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Windows 8 Productivity and System Performance Tips

Has a Windows PC ever seemed fast enough? One processor core, two processor cores, four processor cores, and more and more memory...no matter how powerful the hardware, you always want it to go faster.

In this tutorial, you'll find plenty of ways to improve system performance and get more productive when using Windows 8. Whether using the Task Manager to rev up your PC, using the new File History tool for recovering old versions of files, or finding out about free alternatives to Microsoft Office and more.

Three Quick System and Performance

Sometimes you want to delve deep into Windows 8, spending a good deal of time in order to wring out big performance gains.

Given that you're reading this tip, this isn't one of those times. Three quick tips that let you get more out of Windows by spending hardly any time at all. They'll let you schedule maintenance, display hidden administrative tools, and check your RAM for problems.

Schedule Windows 8 Maintenance

Windows 8 does a very good of maintaining your Windows 8 device in top shape behind the scenes-checking for software updates, performing system diagnostics, and performing security scans. It does this on a schedule of its own devising.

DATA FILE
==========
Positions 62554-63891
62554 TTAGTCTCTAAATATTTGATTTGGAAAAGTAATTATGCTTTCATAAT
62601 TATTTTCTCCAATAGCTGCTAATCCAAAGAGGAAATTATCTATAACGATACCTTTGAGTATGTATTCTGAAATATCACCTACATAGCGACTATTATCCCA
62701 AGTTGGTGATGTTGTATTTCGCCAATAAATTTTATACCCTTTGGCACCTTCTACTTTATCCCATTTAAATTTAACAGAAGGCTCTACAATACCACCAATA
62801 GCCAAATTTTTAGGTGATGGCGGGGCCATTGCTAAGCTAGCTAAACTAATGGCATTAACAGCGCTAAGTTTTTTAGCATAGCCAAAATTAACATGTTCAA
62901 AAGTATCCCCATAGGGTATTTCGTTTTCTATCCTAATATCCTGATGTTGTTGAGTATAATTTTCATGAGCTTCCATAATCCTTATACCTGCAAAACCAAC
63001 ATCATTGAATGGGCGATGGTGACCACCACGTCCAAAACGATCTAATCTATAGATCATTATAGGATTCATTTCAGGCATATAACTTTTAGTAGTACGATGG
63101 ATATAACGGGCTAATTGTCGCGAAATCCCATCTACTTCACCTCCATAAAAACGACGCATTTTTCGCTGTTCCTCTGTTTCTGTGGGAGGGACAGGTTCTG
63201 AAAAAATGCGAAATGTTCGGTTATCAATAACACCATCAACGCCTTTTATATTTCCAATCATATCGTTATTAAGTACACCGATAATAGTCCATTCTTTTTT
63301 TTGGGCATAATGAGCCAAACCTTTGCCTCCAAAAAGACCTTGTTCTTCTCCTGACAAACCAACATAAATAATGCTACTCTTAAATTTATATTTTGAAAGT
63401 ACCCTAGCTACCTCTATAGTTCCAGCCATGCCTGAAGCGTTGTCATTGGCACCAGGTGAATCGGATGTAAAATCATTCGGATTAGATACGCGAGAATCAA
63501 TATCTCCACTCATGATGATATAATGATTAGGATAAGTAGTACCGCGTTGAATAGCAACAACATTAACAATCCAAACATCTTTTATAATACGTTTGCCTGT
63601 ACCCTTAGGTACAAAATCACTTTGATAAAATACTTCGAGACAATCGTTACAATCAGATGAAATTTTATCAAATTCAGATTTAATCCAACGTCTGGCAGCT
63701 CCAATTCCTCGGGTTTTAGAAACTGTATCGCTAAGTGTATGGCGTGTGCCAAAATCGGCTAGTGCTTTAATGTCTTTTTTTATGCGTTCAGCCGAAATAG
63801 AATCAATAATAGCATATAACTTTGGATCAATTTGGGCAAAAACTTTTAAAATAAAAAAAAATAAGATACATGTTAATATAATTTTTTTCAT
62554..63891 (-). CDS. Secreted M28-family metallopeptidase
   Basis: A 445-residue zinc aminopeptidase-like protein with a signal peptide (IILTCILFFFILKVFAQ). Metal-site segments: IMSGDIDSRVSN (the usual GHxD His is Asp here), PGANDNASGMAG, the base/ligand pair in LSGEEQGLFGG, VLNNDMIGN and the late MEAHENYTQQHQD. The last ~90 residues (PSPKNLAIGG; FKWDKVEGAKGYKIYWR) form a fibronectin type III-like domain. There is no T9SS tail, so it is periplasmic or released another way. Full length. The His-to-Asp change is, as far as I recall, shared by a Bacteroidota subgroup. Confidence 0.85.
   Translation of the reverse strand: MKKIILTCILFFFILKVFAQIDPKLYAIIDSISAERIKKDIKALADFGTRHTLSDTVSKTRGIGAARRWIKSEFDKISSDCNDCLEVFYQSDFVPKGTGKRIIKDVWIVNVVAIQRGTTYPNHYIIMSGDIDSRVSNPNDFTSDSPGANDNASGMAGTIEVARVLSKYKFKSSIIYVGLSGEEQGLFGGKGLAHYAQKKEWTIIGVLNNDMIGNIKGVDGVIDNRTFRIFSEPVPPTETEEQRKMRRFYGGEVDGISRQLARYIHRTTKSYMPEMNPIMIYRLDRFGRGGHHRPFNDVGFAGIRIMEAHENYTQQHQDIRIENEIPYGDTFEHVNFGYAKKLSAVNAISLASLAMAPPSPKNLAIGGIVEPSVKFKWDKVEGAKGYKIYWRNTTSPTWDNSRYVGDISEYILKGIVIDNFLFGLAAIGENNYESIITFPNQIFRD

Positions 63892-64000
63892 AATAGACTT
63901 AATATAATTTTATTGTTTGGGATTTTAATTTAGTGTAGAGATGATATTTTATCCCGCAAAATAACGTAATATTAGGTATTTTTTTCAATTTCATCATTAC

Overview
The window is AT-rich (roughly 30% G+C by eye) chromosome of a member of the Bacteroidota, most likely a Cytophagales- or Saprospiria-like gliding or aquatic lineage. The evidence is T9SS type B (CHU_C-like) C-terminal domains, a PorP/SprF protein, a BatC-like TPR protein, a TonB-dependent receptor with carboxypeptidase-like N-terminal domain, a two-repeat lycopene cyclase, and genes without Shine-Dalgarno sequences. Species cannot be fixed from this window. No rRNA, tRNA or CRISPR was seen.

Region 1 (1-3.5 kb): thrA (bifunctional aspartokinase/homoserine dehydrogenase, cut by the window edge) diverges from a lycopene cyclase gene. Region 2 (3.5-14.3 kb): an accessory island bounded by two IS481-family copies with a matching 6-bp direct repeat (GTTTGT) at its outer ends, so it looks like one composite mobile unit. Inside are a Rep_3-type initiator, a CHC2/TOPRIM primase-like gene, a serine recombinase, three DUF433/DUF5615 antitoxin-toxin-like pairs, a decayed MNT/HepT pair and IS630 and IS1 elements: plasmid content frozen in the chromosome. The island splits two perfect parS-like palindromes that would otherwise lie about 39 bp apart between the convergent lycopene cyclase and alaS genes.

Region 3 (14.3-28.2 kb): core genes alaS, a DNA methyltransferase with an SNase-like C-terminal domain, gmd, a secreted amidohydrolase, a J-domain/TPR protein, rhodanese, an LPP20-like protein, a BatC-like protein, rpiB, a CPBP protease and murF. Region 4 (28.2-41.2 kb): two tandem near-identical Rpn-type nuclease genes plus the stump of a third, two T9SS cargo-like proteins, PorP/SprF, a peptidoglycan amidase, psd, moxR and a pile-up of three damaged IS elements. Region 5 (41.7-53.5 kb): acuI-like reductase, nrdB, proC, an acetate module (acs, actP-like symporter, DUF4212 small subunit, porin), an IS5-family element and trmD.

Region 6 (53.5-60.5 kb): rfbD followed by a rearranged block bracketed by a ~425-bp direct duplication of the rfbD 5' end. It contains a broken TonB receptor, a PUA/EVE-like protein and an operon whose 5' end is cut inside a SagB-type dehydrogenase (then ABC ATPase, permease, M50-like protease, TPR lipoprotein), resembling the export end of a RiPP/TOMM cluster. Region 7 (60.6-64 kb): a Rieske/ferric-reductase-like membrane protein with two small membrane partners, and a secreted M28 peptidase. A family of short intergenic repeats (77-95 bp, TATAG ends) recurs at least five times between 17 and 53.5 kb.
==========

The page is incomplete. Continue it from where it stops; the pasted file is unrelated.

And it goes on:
That schedule, though, might not be best for you. Maybe you'll be working while maintenance is going on, and Windows disrupts your work. Or maybe you'd like it to perform certain tasks more frequently or less frequently. But no matter what the reason, it's easy to change Windows 8's default maintenance schedule. To get started, launch Control Panel and then choose System and Security → Action Center → Maintenance.

To run any maintenance task manually, click "Start maintenance," and Windows 8 goes off and performs all of its normal maintenance tasks. It displays a small notification that "Maintenance is in progress."

To instead change the maintenance schedule, launch Control Panel and then choose System and Security → Action Center → Maintenance → "Change maintenance settings." From the screen that appears, choose the time of day you want the maintenance to be performed.

If you don't see the "Start maintenance" or "Change maintenance settings" options when you get to this screen, click the down arrow next to Maintenance.

Display Administrative Tools

Windows 8 has a whole host of very useful administrative tools, such as the Performance Monitor, Resource Monitor, memory diagnostics, and many more. But looking at the tiles on the Start screen, you wouldn't know that. That's a problem, because you can't even see what useful administrative tools Windows 8 has.

There's an easy fix. When you're on the Start screen, press Windows key+C, select Settings → Tiles, and turn on the "Show administrative tools" setting. When you do that, they'll all be within easy reach on the Start screen. You'll likely have to scroll all the way over to the right to see them, grouped together.

There's another way to get access to these tools. Right-click the lower-left corner of the screen, and a menu pops up with to several of them, as well as some tools not available as tiles, such as the elevated command prompt.

Perform a Memory Check